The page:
In case you were wondering why the Democrat-controlled Senate has failed to pass a budget, this is the reason. They’re too busy setting traps for their political adversaries. (Well, that, and they don’t want the public to know what they have in store for us.) These people are shameless.
Senate Democrats are planning a new ploy to put Mitt Romney and Republicans on the defensive with female voters.
Senate Majority Leader Harry Reid (D-Nev.) will bring to the floor in coming weeks legislation to protect women from retaliation by employers if they inquire about salaries paid to male colleagues.
“Romney’s going to be on defense on the Paycheck Fairness Act,” said a senior Democratic aide.
The bill would prohibit employer discrimination for inquiring about, discussing or disclosing the wages of another employee.
It would expand the definition of wage discrimination by allowing employees to compare the pay of male colleagues not only within the same office but also with colleagues in other local offices. A female employee could allege wage discrimination if she is paid less than a male working the same job for the same employer across town. (Read More)
What if the man just happens to be a better worker? What if they find out women at a certain company are paid more, can the men sue? And is there really discrimination in pay based on gender? A new study refutes those claims.
One stubborn fact of the labor market argues against the idea. That is the gender-hours gap, close cousin of the gender-wage gap. Most people have heard that full-time working American women earn only 77 cents for every dollar earned by men. Yet these numbers don’t take into account the actual number of hours worked. And it turns out that women work fewer hours than men.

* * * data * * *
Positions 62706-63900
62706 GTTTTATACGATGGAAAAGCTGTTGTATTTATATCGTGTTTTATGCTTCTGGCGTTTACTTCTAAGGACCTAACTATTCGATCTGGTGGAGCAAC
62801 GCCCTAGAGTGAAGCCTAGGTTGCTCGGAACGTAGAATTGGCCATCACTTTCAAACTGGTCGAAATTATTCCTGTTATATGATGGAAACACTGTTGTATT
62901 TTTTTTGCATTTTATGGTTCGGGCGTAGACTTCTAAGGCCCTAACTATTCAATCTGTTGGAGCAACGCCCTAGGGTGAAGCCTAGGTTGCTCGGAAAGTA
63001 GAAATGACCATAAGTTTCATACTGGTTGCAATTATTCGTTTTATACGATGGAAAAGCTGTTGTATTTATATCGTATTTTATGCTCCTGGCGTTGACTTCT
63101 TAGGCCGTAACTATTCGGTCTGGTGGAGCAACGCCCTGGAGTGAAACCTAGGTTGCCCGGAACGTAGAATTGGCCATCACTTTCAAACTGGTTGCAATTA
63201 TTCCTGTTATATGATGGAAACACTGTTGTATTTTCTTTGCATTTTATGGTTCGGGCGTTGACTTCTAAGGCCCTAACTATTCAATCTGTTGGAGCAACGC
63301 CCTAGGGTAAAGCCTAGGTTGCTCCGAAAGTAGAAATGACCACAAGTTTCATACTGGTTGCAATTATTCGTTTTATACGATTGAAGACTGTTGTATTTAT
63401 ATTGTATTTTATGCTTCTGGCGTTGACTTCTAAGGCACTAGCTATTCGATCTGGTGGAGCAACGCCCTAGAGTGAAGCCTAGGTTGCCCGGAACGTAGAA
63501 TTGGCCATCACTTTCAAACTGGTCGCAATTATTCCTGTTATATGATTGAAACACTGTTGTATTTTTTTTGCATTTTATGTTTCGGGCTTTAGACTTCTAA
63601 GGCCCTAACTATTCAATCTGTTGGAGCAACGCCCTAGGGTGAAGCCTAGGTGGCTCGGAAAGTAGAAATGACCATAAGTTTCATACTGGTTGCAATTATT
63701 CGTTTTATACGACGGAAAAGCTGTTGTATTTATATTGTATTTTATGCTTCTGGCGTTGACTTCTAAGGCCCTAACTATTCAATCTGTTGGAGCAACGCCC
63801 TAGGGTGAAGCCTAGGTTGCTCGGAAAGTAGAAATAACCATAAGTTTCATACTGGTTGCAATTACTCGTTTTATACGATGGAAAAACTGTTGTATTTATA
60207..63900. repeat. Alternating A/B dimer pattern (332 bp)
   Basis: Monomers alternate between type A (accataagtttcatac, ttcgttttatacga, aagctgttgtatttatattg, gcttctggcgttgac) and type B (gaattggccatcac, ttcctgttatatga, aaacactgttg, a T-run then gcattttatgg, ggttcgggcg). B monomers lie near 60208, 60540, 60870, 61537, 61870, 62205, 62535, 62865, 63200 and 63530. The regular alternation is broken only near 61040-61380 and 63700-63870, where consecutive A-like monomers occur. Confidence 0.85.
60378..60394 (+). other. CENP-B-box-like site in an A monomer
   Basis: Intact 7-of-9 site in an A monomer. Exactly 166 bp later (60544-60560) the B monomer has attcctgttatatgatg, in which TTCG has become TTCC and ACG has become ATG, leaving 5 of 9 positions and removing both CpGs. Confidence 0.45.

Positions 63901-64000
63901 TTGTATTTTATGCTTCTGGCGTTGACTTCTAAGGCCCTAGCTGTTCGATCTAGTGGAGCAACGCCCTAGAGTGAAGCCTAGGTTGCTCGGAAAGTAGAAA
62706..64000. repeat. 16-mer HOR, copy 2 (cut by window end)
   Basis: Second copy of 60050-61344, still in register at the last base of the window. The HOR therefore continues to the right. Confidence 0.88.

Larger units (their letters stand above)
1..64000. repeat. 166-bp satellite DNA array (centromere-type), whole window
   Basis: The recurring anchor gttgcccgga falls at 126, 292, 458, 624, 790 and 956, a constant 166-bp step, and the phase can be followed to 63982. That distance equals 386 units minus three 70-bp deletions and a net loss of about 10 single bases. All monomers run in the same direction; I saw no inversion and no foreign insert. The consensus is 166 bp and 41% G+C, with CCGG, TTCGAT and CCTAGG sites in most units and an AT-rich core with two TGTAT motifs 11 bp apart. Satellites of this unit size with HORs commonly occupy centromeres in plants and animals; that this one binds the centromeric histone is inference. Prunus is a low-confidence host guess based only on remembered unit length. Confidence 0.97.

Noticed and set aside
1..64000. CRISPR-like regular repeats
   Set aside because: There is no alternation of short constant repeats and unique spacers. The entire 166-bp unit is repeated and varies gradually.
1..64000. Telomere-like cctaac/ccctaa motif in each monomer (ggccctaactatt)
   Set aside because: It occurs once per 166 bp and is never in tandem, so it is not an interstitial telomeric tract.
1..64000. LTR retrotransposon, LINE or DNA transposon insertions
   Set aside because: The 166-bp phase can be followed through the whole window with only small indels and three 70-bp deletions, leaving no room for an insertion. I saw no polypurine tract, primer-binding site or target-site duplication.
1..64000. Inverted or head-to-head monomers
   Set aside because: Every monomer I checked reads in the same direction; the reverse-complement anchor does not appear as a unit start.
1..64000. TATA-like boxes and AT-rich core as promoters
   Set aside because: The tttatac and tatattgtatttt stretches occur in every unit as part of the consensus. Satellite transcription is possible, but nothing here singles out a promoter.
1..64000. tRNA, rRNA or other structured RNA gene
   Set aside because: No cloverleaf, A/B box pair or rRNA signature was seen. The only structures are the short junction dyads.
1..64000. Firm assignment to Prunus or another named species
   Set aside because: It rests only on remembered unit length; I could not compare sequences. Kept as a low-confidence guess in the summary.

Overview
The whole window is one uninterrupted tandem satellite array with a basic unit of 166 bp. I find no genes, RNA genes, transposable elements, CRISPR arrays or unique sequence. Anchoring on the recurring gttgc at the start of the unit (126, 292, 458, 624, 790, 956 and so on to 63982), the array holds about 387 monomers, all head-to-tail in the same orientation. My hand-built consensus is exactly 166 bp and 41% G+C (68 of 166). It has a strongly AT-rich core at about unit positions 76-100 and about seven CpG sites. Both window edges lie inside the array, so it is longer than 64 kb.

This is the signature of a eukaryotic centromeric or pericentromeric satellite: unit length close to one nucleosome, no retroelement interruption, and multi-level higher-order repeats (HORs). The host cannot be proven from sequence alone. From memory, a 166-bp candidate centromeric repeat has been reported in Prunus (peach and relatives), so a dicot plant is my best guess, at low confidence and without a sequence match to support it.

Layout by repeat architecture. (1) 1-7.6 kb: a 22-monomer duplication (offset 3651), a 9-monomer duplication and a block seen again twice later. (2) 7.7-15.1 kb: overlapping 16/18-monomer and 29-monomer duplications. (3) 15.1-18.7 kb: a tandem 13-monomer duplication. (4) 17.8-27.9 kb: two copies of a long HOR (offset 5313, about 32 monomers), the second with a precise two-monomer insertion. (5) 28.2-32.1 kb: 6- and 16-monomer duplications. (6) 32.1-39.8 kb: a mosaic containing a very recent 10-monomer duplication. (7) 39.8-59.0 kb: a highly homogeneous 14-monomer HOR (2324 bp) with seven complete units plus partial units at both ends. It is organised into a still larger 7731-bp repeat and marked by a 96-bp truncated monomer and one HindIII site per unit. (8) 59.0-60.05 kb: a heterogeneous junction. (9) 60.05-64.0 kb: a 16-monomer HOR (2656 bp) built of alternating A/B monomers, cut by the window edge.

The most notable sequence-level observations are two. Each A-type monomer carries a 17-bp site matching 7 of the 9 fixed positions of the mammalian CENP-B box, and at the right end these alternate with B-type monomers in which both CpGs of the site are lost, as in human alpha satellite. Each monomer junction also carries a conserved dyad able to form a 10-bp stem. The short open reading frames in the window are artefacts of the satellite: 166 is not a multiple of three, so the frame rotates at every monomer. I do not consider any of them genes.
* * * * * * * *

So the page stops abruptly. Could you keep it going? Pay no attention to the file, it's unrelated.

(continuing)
The Labor Department defines full-time as 35 hours a week or more, and the “or more” is far more likely to refer to male workers than to female ones. According to the department, almost 55% of workers logging more than 35 hours a week are men. In 2007, 25% of men working full-time jobs had workweeks of 41 or more hours, compared with 14% of female full-time workers. In other words, the famous gender-wage gap is to a considerable degree a gender-hours gap.
The main reason that women spend less time at work than men—and that women are unlikely to be the richer sex—is obvious: children. Today, childless 20-something women do earn more than their male peers. But most are likely to cut back their hours after they have kids, giving men the hours, and income, advantage. (Read More)
Either way, thanks to the rotten economy the gender gap is closing.
Men continue to take a bigger hit in their paychecks than women because of lingering effects of the Great Recession, according to a study by the Conference Board.
Average wages for women remain lower than those for their male counterparts, by nearly 20%. But men’s wages have been much slower to rebound from the effects of the recession, which had its most severe impact on male-dominated industries, such as construction, the study found.
Although the recession technically ended in 2009, men’s wage growth had rebounded to half the average rate of the previous decade by last year. Meanwhile, the growth in wages for women had almost fully recovered, the study said. (Read More)
So basically, this is another non-issue the Democrats are bringing up so they can howl about the Republicans waging a war on women. And the Democrats still haven’t passed a budget.
Update: Linked by Doug Ross - thanks!